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Young girl wins competition to name Anstruther's new lifeboat

Lifeboats News Release

It was the birthday present of a lifetime for Eden Russell when she won the competition.

Eden Russell was eight on Thursday and then two days later actress Katrina Bryan picked Eden’s entry to name a new boat at Anstruther.

Eden, a primary three pupil at Kirkton of Largo Primary School, chose the name Akira for Anstruther’s new D class lifeboat which arrives later this year.

The delighted girl said, ‘We went on holiday to the Isle of Skye and I was asking my parents what the Gaelic names meant. I asked about Akira and was told it meant anchor.’

Eden and her proud parents Grant and Angela were at a prize giving ceremony at Anstruther on Saturday in front of more than 100 people.

Katrina, who has starred in Taggart and Nina and the Neurons, told the crowd, ‘It was really hard to choose a winning name from so many great entries. Eden’s name of Akira was a winner because it had a lovely sound and a nautical meaning.’

Each class at the nine primary schools and one secondary school in the Anstruther area were tasked to come up with the best three suggestions of what to name the new boat. Guidelines for the competition included not to make reference to other boats and to avoid some of the superstitions that surround sea fairing communities.

After each class had selected the best contenders for the competition, a shortlist was then submitted to Katrina to choose the winning name and announce on the day.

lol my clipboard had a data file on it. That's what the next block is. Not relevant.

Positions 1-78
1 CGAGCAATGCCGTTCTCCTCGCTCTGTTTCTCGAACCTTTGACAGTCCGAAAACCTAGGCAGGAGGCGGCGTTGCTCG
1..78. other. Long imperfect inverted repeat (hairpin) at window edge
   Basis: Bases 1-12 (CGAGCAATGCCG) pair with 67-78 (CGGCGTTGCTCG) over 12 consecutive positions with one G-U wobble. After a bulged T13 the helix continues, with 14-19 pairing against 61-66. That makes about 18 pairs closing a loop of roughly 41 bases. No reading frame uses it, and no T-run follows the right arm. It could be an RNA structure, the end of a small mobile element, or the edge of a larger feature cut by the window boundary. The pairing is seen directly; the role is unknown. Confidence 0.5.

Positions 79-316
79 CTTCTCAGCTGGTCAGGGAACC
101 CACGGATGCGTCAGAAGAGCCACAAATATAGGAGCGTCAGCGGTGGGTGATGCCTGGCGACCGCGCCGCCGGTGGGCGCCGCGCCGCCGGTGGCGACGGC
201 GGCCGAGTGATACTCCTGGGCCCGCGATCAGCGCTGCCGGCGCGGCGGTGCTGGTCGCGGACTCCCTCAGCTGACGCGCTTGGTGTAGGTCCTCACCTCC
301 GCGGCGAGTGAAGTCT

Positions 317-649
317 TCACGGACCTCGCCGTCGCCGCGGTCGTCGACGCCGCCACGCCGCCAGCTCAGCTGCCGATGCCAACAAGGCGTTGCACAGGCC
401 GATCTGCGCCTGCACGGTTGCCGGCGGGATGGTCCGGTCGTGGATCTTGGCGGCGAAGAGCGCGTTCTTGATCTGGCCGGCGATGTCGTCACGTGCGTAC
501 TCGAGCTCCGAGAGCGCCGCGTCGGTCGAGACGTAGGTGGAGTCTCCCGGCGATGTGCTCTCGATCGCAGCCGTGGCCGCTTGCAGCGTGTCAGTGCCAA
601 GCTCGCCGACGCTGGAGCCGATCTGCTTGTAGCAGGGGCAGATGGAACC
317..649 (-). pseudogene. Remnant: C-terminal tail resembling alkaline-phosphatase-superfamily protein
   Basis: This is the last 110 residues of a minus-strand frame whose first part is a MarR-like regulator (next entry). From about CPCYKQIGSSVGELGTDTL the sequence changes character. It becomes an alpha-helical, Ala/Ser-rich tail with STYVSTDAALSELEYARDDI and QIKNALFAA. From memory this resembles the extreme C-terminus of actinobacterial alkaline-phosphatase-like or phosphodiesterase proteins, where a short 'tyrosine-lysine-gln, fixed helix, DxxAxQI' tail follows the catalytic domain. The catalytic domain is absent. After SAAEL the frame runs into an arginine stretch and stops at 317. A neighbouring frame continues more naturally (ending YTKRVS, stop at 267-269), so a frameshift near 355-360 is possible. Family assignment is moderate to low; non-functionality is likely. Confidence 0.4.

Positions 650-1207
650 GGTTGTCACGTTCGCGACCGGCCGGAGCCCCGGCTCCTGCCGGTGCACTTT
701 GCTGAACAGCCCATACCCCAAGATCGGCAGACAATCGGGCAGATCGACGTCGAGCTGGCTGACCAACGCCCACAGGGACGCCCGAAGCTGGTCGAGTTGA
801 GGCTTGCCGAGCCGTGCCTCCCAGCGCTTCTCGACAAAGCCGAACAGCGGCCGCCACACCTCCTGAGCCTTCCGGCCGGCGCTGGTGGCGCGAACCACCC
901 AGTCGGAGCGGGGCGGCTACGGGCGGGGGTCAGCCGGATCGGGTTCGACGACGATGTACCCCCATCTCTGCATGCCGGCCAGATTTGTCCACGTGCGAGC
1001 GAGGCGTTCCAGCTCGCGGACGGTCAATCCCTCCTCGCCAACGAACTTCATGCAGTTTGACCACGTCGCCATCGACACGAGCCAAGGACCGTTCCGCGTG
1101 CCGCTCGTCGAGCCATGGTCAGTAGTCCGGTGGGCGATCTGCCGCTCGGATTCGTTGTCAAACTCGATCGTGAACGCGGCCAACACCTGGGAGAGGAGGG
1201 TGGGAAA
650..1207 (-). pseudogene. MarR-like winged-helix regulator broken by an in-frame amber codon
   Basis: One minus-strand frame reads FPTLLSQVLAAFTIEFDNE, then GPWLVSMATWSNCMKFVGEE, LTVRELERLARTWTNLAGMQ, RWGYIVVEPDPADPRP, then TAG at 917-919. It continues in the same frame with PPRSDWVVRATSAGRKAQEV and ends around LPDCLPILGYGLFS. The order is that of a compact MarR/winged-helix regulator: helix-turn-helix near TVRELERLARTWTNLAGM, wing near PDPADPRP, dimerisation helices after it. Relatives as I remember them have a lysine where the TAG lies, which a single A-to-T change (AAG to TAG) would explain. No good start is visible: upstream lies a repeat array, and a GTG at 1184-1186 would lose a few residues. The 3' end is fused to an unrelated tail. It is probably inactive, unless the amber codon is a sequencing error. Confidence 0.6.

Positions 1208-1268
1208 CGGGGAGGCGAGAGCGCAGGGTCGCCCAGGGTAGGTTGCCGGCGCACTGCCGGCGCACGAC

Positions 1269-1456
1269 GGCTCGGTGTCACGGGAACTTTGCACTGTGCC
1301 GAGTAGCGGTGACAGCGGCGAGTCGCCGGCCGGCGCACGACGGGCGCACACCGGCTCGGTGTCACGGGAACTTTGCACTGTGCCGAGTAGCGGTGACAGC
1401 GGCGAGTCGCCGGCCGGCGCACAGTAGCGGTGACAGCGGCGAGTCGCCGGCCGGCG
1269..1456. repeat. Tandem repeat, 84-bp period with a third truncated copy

Station coxswain Michael Bruce added, ‘The competition has helped our volunteer crews engage with children from the schools. We were absolutely delighted that Katrina not only attended the ceremony but took a great interest in our charity.’

Eden will be invited next year for the official naming ceremony of the D class lifeboat Akira.

Photos: Eden Russell is pictured with actress Katrina Bryan. Credit: RNLI/Richard Smith.

RNLI media contacts: RNLI Anstruther volunteer lifeboat press officer, Martin Macnamara, on 07969 773075, martinmacnamara@btinternet.com

Or Richard Smith, RNLI Public Relations Manager Scotland on 01738 642956, 07786 668903 or Richard_Smith2@rnli.org.uk

Or Henry Weaver, RNLI Press Officer for Scotland, 01738 642946, 07771 943026, henry_weaver@rnli.org.uk

Or contact RNLI Public Relations on 01202 336789.


Key facts about the RNLI

The Royal National Lifeboat Institution is the charity that saves lives at sea. Our volunteers provide a 24-hour search and rescue service in the United Kingdom and Ireland from 238 lifeboat stations, including four along the River Thames and inland lifeboat stations at Loch Ness, Lough Derg, Enniskillen and Lough Ree. Additionally the RNLI has more than 1,000 lifeguards on over 240 beaches around the UK and operates a specialist flood rescue team, which can respond anywhere across the UK and Ireland when inland flooding puts lives at risk.

The RNLI relies on public donations and legacies to maintain its rescue service. As a charity it is separate from, but works alongside, government-controlled and funded coastguard services. Since the RNLI was founded in 1824 our lifeboat crews and lifeguards have saved at least 140,000 lives. Volunteers make up 95% of the charity, including 4,600 volunteer lifeboat crew members and 3,000 volunteer shore crew. Additionally, tens of thousands of other dedicated volunteers raise funds and awareness, give safety advice, and help in our museums, shops and offices.

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The RNLI is a charity registered in England and Wales (209603) and Scotland (SC037736). Charity number 20003326 in the Republic of Ireland